Generally, there are two types of legal precedents:
Binding precedent – Precedent that a court must abide by in its adjudication of a case.
Persuasive precedent – Precedent that a court may, but is not required to, rely on in deciding a case.
Definition taken from the Practical Law glossary pictured below.
Legal precedents play an important role in decision-making and aids the judicial officers in referring to similar case laws, ultimately saving time and scrutinizing results. And of course, it’s usually a research paralegal or associate tasked with a case law study and discovery concerning a legal matter. This case-building work takes thorough research, where paralegals or associates comb through law books, legal databases, and case law statutes in both physical and digital form. Researching large databases can understandably be a tedious job, but with the right case law research tools these tasks can be simplified.
Legal precedent example
In Kudlacik v Johnnys Shawnee Inc, it was observed that once a legal principle has been established by a court, as per the doctrine of stare decisis, it will typically be upheld by the same court when the same legal issue is brought up in consecutive instances, and in all courts of lower rank.
So what transpired? The Supreme Court upheld a district court’s decision to dismiss the plaintiff’s lawsuit against the defendants (two commercial drinking establishments) for injuries sustained in a collision with a vehicle whose driver had consumed alcoholic beverages at the defendants’ establishments prior to the collision.
On appeal, the plaintiff urged the Supreme Court to re-examine the district court’s case law shielding commercial drinking facilities from liability for the wrongs perpetrated by their inebriated customers. The Supreme Court upheld the district court’s ruling after restating the common law in accordance with the stare decisis principle, ruling:
- This court declines to overturn Ling v. Jan’s Liquors, 703 P.2d 731 (Kan. 1985), and the plaintiff failed to state a claim for negligence; and
- Plaintiff failed to state a claim for aiding and abetting under Restatement (Second) of Torts.
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How to use case law as a precedent in a report
Legal reports are typically prepared in one of two ways: in a straightforward, neutral-explanatory tone or in a more persuasive manner.
Include basic elements of a brief
Though writing styles and document templates differ, a report should contain:
- A brief description of the issue that is to be explained in detail further with a simple resolution;
- A statement of facts at hand;
- A comparative study drawn analytically with the facts and the issue concerning the laws;
- A conclusion to the issue, its facts, and its legal analysis.
Align facts and legal issues
Legal precedents are when a case’s circumstances and legal requirements match those of a contemporary legal dispute; unless a party can demonstrate that it was incorrectly resolved or that it differed materially, the precedent will typically govern the outcome of a later similar case.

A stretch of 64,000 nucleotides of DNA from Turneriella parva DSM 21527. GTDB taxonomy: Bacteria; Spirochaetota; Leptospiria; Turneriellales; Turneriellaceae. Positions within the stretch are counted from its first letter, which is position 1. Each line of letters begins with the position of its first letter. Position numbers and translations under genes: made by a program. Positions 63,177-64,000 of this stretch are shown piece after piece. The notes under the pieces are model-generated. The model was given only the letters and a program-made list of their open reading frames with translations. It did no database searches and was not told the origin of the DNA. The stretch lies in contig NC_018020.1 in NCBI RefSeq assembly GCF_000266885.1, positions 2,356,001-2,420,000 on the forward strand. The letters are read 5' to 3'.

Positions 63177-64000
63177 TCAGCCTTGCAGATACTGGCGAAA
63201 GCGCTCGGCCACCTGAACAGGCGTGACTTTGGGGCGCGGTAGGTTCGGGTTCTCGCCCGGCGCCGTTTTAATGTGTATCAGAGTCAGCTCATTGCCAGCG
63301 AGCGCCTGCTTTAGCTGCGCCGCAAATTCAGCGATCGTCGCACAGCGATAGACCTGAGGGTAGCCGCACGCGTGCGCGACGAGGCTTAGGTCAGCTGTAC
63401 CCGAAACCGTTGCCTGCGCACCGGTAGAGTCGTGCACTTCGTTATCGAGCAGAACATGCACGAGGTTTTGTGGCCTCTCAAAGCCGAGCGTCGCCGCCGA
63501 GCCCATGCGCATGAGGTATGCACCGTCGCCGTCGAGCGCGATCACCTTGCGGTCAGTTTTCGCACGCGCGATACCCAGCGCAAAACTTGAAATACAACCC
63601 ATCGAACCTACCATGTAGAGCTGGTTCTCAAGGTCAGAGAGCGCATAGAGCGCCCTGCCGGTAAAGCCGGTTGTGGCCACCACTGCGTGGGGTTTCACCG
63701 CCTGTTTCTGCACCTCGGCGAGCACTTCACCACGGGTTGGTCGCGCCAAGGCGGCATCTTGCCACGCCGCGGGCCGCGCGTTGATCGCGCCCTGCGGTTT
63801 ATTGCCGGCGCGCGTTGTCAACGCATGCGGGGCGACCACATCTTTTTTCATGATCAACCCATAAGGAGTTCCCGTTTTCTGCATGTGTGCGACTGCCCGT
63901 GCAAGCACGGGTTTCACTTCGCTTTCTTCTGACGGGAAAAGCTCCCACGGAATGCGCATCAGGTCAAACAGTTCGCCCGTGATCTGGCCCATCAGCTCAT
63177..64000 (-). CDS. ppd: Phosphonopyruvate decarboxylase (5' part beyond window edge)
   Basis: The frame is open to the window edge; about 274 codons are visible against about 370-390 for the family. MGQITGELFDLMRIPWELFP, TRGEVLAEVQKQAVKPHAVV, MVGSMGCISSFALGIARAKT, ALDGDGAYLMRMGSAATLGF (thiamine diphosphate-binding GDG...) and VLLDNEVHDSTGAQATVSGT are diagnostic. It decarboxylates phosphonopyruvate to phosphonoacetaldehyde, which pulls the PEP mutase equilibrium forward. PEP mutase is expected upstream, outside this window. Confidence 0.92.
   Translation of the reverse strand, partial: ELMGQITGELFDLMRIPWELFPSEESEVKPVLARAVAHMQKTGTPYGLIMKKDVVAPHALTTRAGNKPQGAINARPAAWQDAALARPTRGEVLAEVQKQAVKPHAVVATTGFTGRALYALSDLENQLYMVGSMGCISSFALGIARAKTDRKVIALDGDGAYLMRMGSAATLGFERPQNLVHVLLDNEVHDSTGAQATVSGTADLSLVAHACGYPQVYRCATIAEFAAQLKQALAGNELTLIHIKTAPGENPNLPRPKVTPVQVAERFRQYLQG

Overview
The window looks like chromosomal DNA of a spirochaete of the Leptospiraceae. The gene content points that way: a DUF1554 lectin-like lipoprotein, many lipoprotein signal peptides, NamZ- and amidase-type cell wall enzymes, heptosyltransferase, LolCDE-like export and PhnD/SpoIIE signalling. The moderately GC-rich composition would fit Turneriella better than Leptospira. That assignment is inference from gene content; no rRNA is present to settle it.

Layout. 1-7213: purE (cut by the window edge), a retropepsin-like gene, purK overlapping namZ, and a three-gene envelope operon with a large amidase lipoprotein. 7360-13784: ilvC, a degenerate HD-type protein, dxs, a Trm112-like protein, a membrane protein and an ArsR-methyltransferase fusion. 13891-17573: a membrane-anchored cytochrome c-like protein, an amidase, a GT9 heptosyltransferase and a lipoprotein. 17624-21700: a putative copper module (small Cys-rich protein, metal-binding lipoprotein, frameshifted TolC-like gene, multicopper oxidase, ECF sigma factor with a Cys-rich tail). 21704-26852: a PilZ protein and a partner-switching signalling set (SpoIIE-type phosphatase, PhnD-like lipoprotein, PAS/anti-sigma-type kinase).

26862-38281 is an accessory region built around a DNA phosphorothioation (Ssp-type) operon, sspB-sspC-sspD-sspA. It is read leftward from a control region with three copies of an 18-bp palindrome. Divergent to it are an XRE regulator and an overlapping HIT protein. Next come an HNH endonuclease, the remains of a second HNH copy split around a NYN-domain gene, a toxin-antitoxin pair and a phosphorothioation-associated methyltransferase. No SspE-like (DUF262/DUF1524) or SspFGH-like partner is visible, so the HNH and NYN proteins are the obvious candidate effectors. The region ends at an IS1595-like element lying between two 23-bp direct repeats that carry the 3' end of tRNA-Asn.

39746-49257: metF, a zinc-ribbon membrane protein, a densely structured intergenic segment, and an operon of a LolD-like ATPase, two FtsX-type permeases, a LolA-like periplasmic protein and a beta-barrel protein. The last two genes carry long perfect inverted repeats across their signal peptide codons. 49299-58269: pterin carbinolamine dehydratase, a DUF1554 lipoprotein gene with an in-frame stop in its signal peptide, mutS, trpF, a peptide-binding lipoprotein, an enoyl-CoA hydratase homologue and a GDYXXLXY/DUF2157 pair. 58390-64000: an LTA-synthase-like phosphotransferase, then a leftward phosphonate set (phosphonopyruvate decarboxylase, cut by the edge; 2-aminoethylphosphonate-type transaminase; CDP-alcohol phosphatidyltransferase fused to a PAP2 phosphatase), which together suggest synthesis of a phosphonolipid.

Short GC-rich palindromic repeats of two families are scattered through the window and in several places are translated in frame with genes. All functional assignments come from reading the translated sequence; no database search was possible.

For judges, it is important to discern the “ratio decidendi,” or the grounds for the decisions taken in previous cases, to apply the precedents stated in a report. In cases where the reasoning is similar enough to lead to the same or similar conclusion, it is the reasons—and nothing else—that “link” subsequent cases.
Additional citations and considerations
When reviewing law reports to cite valid case law it is important for lawyers, paralegals, and students to understand the significance of learning how to navigate and analyze a law report swiftly. The judgment is only one part of a legal report. It starts off with the names of the parties, the hearing date, the judge or judges’ names, and, typically, the court. The headnote includes a summary of the relevant facts and the judge’s decision, followed by catchwords and indexing terms. While working on the report, it is important to ascertain the precedents referred to in drawing the conclusion and upon whom the decision has been relied upon.
Following are the points to be kept in mind while citing case law and constructing a reliable report:
- Write in simple and standard legal language
- Use short sentences
- Employ fewer jargons
- Follow the IRAC Method (Issue, Reasoning, Analysis, and Conclusion)
- Create sub-topics to improve readability
- Maintain the flow of the report
Final thoughts on precedents
It’s often challenging to determine what “the law” is in any given legal situation. In order to determine the actual law that applies to your case, you may need to compare many different instances to the particular facts of your case.
Do you know the laws and rules that apply to your case? Have you located a case or cases from the past that have similar facts and legal issues to yours? Finding a case that is on point or similar enough demands a lot of time and cumbersome research. If that’s where you find yourself today, request a free trial of Westlaw Precision to drastically streamline your case law research or try Practical Law to get access to thousands of expert-written how-to guides, forms, templates, checklists, and more across all major practice areas today.
The content appearing on this website is not intended as, and shall not be relied upon as, legal advice. It is general in nature and may not reflect all recent legal developments. Thomson Reuters is not a law firm and an attorney-client relationship is not formed through your use of this website. You should consult with qualified legal counsel before acting on any content found on this website.